It Follows (2015) Preview & Curzon Soho Q&A
Halloween has come early this year with a freshly wounded take on the horror genre, as just when you thought the most cannibalistic of genres was exhausting its powers a new director comes along and shreds a new scream of life into the category of chills with It Follows. Pushing aside my disappointment with last years The Babadook we seem to get roughly one good scare picture a year these days, recent cycles have seen me elect Let The Right One In, Excission and Occulous to my exalted best films of the year list, movies which join the pantheon of atrocities, monsters and massacres of cinemas charnel house, in fact here is superb list collating the best horror pictures of the 21st century thus far. It Follows arrives on a crimson crest of fevered expectation following North American festival frights, with its unusual STD infected idiom and wickedly original premise piquing my petrifying curiosity, so the news of a special preview screening and post Q&A with director David Robert Mitchell and star Maika Monroe over at the Curzon Soho couldn’t be missed.
The films secret weapon lies coiled within its unique premise, as we all know in horror movies if you are a teenager and you have sex then you will die, usually from a machete to the skull or a maniac wielded chainsaw to the guts. It Follows elongates this curse out to equally painful yet existential dimensions, as a cold opening sees a terrified young woman fleeing from unseen assailants to a remote beach. Shivering in terror she calls her parents to apologize for her behavior, before being found in a grotesquely twisted mess by bemused paramedics the next morning. Meanwhile in a muted suburban precinct nineteen year old Jay (Maika Monroe) is idly sitting around the house and paddling in the pool, before going on a date with her mysterious new boyfriend. After a knee trembling incident of intercourse in the back of his car Jay is chloroformed by her suitor and awakes bound to a chair, her terrified partner frantically explaining the rules of some grotesque game.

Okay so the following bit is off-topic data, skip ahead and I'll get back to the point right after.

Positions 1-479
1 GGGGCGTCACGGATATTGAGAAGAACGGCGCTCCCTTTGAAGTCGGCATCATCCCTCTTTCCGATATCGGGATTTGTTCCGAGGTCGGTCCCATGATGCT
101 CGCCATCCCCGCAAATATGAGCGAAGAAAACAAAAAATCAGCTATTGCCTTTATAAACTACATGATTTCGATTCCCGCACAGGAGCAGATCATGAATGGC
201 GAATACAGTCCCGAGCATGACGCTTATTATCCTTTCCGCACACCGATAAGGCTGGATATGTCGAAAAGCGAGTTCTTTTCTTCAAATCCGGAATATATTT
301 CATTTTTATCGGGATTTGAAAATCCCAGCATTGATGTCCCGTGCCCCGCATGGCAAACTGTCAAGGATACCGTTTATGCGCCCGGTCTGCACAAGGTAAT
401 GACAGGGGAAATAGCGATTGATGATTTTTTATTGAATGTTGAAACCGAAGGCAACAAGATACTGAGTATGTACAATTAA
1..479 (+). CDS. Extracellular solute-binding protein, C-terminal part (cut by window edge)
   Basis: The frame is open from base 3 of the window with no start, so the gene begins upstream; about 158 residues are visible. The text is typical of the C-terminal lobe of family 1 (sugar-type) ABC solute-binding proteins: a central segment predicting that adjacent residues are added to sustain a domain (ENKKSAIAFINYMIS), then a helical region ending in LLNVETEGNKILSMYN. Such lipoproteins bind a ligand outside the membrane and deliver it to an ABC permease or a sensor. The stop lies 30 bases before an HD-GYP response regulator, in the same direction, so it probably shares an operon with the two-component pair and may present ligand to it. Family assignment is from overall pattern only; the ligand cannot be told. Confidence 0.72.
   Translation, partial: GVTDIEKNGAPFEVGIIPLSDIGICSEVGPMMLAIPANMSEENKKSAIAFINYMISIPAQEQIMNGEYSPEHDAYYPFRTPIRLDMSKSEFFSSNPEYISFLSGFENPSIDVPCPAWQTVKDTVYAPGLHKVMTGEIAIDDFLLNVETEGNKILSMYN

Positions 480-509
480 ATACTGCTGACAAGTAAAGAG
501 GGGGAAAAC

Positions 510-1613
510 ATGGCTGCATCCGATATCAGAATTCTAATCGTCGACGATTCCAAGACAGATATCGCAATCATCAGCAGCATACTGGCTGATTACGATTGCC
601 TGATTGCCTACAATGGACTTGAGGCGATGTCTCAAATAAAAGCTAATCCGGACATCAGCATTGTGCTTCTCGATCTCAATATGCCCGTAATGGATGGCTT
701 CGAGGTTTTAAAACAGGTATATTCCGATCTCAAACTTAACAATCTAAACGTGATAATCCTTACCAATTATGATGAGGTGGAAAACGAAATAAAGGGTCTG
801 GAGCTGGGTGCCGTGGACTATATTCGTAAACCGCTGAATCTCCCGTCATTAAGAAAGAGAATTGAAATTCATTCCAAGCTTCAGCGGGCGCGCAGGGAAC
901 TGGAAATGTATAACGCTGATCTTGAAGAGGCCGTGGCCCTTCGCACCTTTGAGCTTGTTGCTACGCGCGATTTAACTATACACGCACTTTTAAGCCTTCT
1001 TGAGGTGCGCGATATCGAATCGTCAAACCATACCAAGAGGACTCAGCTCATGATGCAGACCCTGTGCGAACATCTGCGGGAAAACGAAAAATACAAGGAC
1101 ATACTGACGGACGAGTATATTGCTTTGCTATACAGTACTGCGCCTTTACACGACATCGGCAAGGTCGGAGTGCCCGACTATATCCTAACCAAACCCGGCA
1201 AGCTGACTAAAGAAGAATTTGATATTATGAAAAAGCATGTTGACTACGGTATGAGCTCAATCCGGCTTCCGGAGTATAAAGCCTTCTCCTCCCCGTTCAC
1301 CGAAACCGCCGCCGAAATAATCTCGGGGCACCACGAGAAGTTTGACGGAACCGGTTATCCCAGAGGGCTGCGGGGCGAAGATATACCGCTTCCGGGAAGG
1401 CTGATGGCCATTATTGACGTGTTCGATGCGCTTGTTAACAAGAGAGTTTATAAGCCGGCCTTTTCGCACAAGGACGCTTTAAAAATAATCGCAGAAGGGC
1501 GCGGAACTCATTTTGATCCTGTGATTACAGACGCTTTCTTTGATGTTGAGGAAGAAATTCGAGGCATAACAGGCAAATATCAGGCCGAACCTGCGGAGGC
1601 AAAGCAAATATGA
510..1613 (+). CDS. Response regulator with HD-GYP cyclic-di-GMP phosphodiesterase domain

Like all infected she will be stalked by a ruthlessly relentless, single-purposed parade of atrocity aligned apparitions, both male and female, old and young, all striving to sweep her up in an onyx eyed bear-hug and give her a sweet embrace, a………hungry………embrace. From that synopsis you could be forgiven for anticipating just another body horror picture, but It Follows actualizes an interior fear with a tangible threat, less interested in some social malaise in the body politic than it is with the fear of other bodies and their lurching, insatiable and intruding appetites. Also unlike the gory preponderance of discharges, excretions and infections the film is aligned to an existential terror which crucially only the cursed can see, a complication which makes for some deliciously distressing little moments of gnawing dread and panic on-screen, as director Mitchell mines these petrifying possibilities with an expert engineering of the widescreen plane. The escape clause gives the film a moral compass and complexity due to the possible antidote offered to the doomed – have sex with other partners and you might be able to pass it on like some poltergeist plundered lethal game of pass-the-parcel.
I loved the hermetically sealed nature of It Follows, as well as the obvious touchstones (early Carpenter in particular Halloween for the suburban uncertainty, Invasion of The Body Snatchers, a smattering of Twin Peaks and a sneaky little howl out to Cat People) it also draws upon more recent other age-closeted worlds, such as Donnie Darko or Brick. Like the latter the film barely has an adult speaking part within it, parents are remote, distant creatures barely existing on the perimeter of these teenagers lives, an alienation aligned with an urban decay which the Michigan locations palpably project. The tension and execution of the chills and spills have clearly been carefully formulated and executed, so we can forgive Mitchell for some rather ostentatious camera work in other sections of the film. As a horror connoisseur this was an intellectual delight in gleefully following and speculating on the rules of the curse, infection or whatever it may be within the in-film universe, as it’s these revelations which slowly build the increasing sense of corporeal coalescing and inevitable dread, of dealing with the inevitable consequences of your actions in a horror universe more attuned to Hume than Herschell Gordon Lewis.
What is also refreshing was the relationship between Jay and her friends of both genders, instead of being the bunch of shrieking idiot archetypes usually seen in horror movies (the jock, the nerd, the prom queen etc.) they feel like a much more rounded crew of realistically disaffected teens, a pulsating core of raging hormones trapped in a decaying and decrepit suburban wasteland. With her measured performance Maika Monroe might be the 21st centuries new scream queen given this and her turn in The Guest, she anchors the film with her muted affectations, bursting into terrified bursts of adrenaline as the apparitions begin to hunt – you can sense the terror in her eyes. There’s also no escaping the gnawing and gnashing electronica score from Disasterpeace, yet another addition to the heavily stolen John Carpenter musical pantheon, his influence on modern genre movies seems to clasp talon-tense stronger with each passing bloodbath. Are there more terrifying films in the shadowy halls of cinemas graveyard? Yes, of course, but It Follows is a worthy addition to the abattoir, marking Mitchell as a provocative purveyor of peril – I’ll be keeping my spectral eye on him;